Perfection is not attainable, but excellence is. At Covenant Transport Services, we believe in applying the flexibility of continuous improvement tools to grow, adapt, make data-based decisions and maximize performance improvement. Like other service industries, trucking and logistics companies across the map are today adopting the operational excellence methods used so successfully for decades in manufacturing, and we are reaping the benefits.
Change – when implemented correctly, supported by leadership, and adopted by the workforce – suddenly becomes quite manageable. And as a result, even the harshest winter can be conquered.
The proof is in people: through the utilization of the above principles and ideas, employees at Covenant Transport Services today are more engaged and more involved in bigger-picture issues than ever before. Strategy and organizational goals are not just terms our people hear in executive reviews – they are driving forces for employees to actively participate in organizational goals and to spot problems that link directly to our strategic initiatives.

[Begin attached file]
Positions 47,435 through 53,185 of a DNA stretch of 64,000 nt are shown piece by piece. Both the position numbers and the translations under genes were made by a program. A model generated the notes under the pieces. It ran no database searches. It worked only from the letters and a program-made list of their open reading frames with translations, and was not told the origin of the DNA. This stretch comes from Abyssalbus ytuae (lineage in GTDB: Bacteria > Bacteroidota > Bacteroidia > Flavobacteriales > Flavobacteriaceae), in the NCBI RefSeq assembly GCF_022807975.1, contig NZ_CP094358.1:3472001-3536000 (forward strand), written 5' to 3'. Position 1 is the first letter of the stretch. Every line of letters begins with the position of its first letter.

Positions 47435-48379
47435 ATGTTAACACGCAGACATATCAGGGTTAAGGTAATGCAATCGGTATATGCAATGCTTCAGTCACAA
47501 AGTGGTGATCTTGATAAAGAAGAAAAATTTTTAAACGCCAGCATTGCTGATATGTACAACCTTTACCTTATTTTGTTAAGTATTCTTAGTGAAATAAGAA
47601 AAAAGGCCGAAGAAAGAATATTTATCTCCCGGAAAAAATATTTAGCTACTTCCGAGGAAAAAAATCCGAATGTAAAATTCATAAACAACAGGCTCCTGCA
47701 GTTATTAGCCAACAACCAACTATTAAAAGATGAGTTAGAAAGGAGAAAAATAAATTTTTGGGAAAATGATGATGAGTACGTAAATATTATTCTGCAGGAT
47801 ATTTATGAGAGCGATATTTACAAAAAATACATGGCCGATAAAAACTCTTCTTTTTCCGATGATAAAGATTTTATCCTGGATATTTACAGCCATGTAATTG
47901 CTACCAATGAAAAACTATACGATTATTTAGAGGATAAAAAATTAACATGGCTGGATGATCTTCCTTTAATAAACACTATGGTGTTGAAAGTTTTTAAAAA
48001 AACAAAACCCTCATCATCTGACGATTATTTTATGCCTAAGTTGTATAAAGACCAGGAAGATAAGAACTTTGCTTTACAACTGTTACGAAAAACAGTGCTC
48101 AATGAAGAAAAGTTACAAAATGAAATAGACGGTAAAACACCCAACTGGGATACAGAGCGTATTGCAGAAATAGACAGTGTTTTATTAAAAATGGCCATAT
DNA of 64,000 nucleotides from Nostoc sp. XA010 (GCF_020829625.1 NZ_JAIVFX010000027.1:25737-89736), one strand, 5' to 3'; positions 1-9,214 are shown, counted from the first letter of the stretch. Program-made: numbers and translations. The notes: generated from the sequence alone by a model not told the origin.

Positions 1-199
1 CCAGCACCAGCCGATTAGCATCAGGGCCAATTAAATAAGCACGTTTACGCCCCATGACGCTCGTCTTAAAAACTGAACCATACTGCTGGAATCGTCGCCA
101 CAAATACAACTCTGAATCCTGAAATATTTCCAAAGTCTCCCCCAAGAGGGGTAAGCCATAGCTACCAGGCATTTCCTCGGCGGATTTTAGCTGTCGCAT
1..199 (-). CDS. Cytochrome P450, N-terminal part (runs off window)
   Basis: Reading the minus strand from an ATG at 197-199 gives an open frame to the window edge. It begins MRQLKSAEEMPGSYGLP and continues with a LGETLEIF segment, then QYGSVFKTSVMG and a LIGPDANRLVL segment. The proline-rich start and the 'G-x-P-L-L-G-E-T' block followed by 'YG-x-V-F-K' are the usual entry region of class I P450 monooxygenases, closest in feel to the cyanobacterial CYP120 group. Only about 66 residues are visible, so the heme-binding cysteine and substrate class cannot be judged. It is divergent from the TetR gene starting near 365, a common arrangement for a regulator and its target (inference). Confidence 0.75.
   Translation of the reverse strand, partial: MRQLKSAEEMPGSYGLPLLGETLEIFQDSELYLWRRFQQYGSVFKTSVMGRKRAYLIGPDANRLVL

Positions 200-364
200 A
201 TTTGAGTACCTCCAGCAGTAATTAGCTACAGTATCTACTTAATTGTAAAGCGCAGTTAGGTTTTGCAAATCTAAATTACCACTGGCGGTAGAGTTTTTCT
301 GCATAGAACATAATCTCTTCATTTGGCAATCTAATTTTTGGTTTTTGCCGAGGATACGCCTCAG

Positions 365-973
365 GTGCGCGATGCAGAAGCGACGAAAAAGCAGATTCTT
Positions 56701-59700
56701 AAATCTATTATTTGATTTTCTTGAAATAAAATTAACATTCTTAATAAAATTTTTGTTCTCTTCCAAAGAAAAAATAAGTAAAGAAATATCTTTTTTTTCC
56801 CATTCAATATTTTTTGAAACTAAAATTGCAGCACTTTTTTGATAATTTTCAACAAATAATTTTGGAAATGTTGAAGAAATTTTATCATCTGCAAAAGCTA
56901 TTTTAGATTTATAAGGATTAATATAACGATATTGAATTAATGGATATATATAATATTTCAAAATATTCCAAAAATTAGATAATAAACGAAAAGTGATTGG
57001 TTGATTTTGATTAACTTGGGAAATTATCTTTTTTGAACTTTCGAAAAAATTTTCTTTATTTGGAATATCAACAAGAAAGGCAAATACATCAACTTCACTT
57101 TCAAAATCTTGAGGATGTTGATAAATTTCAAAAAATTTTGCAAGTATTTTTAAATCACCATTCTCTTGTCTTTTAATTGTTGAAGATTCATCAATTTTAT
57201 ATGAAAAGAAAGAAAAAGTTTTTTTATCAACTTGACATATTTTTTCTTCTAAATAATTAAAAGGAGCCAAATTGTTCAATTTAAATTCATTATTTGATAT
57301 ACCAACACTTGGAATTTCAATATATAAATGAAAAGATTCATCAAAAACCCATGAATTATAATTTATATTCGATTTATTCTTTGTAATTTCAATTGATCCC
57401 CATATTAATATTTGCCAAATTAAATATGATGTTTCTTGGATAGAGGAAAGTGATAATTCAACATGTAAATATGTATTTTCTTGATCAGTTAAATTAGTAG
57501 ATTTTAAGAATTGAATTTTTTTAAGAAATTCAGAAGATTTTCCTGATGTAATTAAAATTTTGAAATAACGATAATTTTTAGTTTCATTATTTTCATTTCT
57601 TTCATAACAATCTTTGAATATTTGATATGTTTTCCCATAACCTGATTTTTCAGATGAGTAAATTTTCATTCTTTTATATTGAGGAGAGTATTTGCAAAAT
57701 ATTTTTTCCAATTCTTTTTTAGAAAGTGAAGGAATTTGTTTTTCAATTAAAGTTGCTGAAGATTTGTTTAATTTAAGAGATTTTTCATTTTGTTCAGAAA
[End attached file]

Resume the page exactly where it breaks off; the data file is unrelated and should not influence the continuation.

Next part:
Through sound leadership and a vision for a cycle of improvement, Covenant Transport Services is unlocking the power of thousands, while also inspiring innovation at every level in our organization. As a result, we are prepared to navigate whatever terrain we encounter on our road to excellence – are you?
Ashley Brown is a senior continuous improvement manager at Chattanooga, Tenn.-based Covenant Transport Services. Covenant Transport Services employs more than 4,000 professional drivers across four companies, including: Covenant Transport of Chattanooga, Tenn.; Landair Transport, of Greeneville, Tenn.; Southern Refrigerated Transport of Texarkana, Ark.; and Star Transportation of La Vergne, Tenn. Brown holds a master's degree from Kennesaw State University and is a member of Beta Gamma Sigma business honor society.